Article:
Meg was the best thing that never happened to Kyle. He couldn’t make a move on his brother’s girlfriend—even if Matt didn’t value her nearly enough. The situation is even more complicated now that Meg’s bestselling aphrodisiac cookbook has spawned a legal battle with the Midlands. Maybe he should stay away. But love, like family, plays by its own rules. And the one woman he shouldn’t want might be the only one who’s perfect for him.
The premise caught my attention, so I wanted to read it. The books starts out really good. Two years after leaving her fiance at the alter by saying “I can’t”, Meg feels she can put everything aside and forgive Matt. She decides to visit him at the hospital after a minor surgery to have some closure. Then the bad news: Matt died in surgery. Here comes his brother Kyle into the picture. Kyle has been in love with Meg during her entire relationship with his brother. Then Meg’s self published cookbook all of a sudden becomes “the next 50 Shades” and a legal battle with Matt’s family begins.
Typical with “chick lit” Meg and Kyle start a relationship. Well, more like have really great sex. They are both conflicted the whole book with Matt being brought up CONSTANTLY. You have to almost think, “Would they even be together if Matt had not been around in the past”. For me, Matt was brought up way too much. He was a constant in their conversations. And their conflict on if they should be together or not because of Matt- For me it was “hurry up and make up your minds and stop talking about Matt so much!”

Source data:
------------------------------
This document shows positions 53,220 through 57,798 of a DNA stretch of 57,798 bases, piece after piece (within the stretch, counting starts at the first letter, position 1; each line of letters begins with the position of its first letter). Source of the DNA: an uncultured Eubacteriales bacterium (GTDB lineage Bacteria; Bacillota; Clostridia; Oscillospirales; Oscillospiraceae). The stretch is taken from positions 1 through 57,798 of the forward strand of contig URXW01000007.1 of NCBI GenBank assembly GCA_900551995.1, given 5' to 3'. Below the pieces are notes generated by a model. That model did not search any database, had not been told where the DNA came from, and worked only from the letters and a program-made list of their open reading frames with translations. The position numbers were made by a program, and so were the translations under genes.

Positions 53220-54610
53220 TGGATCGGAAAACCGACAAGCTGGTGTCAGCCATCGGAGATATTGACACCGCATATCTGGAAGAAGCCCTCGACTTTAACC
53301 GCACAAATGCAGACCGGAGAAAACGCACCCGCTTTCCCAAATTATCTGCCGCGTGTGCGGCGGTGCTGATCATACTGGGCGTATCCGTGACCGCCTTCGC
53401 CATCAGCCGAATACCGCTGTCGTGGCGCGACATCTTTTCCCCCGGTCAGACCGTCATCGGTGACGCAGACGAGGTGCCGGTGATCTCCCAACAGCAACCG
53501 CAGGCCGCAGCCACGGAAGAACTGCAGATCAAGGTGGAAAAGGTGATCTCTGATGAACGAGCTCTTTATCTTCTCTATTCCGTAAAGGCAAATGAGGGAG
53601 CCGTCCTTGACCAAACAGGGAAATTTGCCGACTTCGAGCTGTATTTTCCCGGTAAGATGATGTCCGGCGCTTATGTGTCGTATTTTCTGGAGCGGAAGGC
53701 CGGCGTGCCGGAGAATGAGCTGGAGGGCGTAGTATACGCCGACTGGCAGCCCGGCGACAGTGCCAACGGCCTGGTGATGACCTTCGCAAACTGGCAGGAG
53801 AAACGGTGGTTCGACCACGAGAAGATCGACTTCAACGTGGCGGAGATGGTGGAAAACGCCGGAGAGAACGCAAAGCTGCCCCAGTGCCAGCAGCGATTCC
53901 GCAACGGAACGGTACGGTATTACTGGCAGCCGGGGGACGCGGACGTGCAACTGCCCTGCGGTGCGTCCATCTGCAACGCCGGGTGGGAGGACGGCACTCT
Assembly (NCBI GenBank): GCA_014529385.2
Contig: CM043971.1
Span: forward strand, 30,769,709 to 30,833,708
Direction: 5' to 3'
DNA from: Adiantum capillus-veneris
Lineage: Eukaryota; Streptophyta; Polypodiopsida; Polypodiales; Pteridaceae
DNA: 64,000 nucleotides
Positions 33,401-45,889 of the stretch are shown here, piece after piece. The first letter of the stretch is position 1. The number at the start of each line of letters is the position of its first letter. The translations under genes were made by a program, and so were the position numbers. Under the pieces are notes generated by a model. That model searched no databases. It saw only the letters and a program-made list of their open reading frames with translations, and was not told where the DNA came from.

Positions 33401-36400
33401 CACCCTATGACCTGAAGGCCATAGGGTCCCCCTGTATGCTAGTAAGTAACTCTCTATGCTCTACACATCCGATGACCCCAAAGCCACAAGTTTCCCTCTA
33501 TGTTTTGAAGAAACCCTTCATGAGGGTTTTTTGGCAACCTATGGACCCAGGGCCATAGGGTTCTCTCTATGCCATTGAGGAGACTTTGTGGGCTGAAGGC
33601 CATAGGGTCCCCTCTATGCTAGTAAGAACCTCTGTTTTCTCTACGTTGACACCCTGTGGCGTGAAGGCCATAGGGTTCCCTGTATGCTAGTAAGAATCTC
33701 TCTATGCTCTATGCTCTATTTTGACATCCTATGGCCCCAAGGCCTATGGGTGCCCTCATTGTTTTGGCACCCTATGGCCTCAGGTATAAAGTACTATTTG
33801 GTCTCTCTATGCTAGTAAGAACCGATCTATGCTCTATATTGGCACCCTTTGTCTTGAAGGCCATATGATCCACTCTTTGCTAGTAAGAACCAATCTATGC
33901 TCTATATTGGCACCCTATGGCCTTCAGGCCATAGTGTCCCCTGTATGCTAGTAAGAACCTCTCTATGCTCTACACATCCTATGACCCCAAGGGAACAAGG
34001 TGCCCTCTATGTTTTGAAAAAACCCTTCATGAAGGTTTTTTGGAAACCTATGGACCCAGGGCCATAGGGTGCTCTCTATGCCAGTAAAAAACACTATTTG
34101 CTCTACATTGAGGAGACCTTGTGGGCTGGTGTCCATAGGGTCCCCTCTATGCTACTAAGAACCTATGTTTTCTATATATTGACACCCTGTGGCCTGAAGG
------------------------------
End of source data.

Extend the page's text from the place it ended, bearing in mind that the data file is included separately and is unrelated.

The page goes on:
Another thing that was an annoyance was the constant referral to Matt’s mom as Meg’s “former-future-mother-in-law”. She was referred as this the whole novel. Did the author have a word quota she needed to reach? Why not just call Matt’s mom by his name or Mrs. Midland?
For me the best part of the novel was the cookbook and the legal battle that Meg faced. I enjoyed how all of a sudden the book became wildly popular and Meg trying to deal with the after effects of everything that entailed. That part seemed real to me.
Of course towards the end of the novel there is a surprising reveal on a secret Kyle kept. The way that Meg reacted about it and her ultimate decision at the end was not satisfying for me. She forgave him way to easily in my opinion. Books, even “chick-lit” books don’t always have to have a “Happily Ever After” ending.
The issue of grief is in the novel as well. Tawna Fenske did a good job portraying that. You could feel Matt’s family dealing with their grief in various ways.
Overall, I give this novel three stars. I don’t really recommend it. There are some humorous parts to the book. I enjoyed parts of it, but the issues I had keep me from recommending it.
**I received a copy from NetGalley in exchange for an honest review.[Top]